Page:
Advances in Life Science and Biotechnology

Editorial - (2021) Volume 9, Issue 2

Blood circulation and heart
Jürgen Fischer*
Department of Zoology, University of Göttingen, Göttingen, Germany
*Correspondence: Jürgen Fischer, Department of Zoology, University of Göttingen, Göttingen, Germany,

Received: 31-May-2021 Published: 28-Jun-2021


Clinical manifestations hinge upon the presence or absence of pulmonary outflow obstruction. Without stenosis, infants with low pulmonary resistance present with signs and symptoms typical of huge left-to-right shunting, ie, congestive heart disease and failure-to-thrive. Due to increased pulmonary blood flow, cyanosis might not be apparent. Aortic outflow obstruction may compound already excessive pulmonary blood flow and worsen congestive cardiopathy. Some patients (eg, type IV DILV) may have a preferential favorable stream of systemic venous return to the arterial blood vessel and pulmonary venous return to the aorta. In contrast, an unfavorable stream with a transposition-like blood flow pattern may occur in patients with a right-sided subaortic heart ventricle and straddling right AV valve. Cyanosis and systemic hypoxemia may result.

In the setting of a univentricular heart, a particular degree of stenosis is physiologically desirable to stop pulmonary overcirculation. Severe stricture or atresia may end in profound hypoxemia and cyanosis, however.

Cardiac catheterization

Cardiac catheterization may provide a close assessment of anatomic and functional features. Objectives include assessment of hemodynamics, systemic and pulmonary venous anatomy, AV and ventricular-arterial connections, ventricular morphology and performance, pulmonary vascular resistance, aorta integrity, and systemic-pulmonary collaterals. Patients with univentricular hearts characteristically have an entire mixture of systemic and pulmonary venous circulations at the ventricular level. If one assumes a pulmonary venous oxygen saturation of 96% and normal systemic blood flow, the arterial oxygen saturation reflects total pulmonary blood flow. As a rule of thumb, values ≥ 85% and <75% signify increased and decreased pulmonary blood flow, respectively.

The presence or absence of hemodynamic and anatomic abnormalities like poor ventricular function, aortic coarctation, arterial blood vessel distortion, increased pulmonary vascular resistance, and abnormal collateral vessels are relevant to therapeutic management plans. Proponents of routine preoperative cardiac catheterization assert that noninvasive imaging may fail to visualise arterial blood vessel distortion, that cardiac catheterization is that the only valid method to live pulmonary vascular resistance, which abnormal aortopulmonary collateral vessels could also be identified and coil embolization performed if necessary. After initial palliation, patients not fitted to Fontan completion may enjoy repeated catheterizations to reassess pulmonary pressures and magnitude of created shunts, and address complications like shunt stenosis, arteria pulmonalis stenosis, and pulmonary arteriovenous fistulae.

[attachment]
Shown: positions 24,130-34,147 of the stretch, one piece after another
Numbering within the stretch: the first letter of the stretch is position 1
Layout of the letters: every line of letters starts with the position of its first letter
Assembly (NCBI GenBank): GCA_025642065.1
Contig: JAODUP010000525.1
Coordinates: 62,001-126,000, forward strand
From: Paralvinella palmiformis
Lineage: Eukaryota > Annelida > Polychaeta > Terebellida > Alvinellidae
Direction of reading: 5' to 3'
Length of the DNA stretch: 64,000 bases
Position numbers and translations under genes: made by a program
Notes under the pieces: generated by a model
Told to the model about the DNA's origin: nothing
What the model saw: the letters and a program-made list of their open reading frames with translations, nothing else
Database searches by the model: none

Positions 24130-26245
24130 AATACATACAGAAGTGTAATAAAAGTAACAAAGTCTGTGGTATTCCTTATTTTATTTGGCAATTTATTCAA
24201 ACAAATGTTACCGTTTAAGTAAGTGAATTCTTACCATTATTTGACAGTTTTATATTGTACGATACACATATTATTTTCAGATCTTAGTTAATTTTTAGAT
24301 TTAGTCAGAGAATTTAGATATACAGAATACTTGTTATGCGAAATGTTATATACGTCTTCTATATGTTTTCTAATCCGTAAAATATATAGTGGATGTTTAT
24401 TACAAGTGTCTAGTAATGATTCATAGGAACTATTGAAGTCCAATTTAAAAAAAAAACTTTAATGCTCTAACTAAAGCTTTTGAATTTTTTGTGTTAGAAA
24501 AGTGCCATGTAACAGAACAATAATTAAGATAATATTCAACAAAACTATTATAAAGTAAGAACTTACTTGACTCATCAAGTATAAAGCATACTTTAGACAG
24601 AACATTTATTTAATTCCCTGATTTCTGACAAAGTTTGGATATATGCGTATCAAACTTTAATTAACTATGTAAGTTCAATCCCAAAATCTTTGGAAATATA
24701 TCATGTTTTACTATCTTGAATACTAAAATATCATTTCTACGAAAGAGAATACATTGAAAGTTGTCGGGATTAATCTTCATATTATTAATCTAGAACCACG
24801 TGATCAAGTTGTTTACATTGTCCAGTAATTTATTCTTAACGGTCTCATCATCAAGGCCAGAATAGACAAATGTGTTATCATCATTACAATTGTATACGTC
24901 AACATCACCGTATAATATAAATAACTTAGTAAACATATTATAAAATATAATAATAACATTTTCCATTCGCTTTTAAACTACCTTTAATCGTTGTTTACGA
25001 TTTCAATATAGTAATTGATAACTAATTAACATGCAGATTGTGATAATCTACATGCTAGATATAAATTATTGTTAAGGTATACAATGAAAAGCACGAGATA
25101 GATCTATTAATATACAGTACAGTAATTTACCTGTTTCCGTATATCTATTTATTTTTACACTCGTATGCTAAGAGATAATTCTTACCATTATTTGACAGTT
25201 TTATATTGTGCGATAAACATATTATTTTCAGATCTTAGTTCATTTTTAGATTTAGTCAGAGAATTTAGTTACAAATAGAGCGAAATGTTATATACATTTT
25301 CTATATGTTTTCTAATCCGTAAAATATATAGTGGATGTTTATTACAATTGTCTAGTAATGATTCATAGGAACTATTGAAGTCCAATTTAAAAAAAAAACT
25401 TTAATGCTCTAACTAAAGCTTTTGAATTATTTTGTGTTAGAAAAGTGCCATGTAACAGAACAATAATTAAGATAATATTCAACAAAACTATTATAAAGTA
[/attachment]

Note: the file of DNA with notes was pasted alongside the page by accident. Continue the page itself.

International guidelines for the management of valvular heart condition recommend lifelong anticoagulation with VKAs for all patients with MHVs: recommendations are class I, level of evidence A within the latest American Heart Association/American College of Cardiology guidelines; class I, level of evidence B within the European Society of Cardiology guidelines; and sophistication I, level of evidence B within the American College of Chest Physicians guidelines. VKAs block the carboxylation of 4 coagulation proteins, namely FII (prothrombin), FVII, FIX, and FX. The dosage required for optimal anticoagulation displays individual variations per the diet, drug interactions, disease processes, and gene polymorphisms affecting VKA metabolism. The carboxylation of vitamin K–dependent factors isn't blocked to the identical speed and to the identical extent at the start of therapy, and there's considerable interindividual variation in plasma levels of active, carboxylated factors, at any given INR. Furthermore, changes in dietary antihemorrhagic factor intake, poor compliance, drug interactions, or impaired absorption due to gastrointestinal disturbances all increase the intra- and interpatient variability in efficacy. For of these reasons, the INR is usually unstable, which could be a major determinant of thromboembolic or bleeding events, and reduced survival after MHV implantation, as well. Finally, even when the INR remains within the normal range, thromboembolic complications should occur thanks to the numerous different pathogenetic mechanisms involved in thromboembolism after valve surgery.

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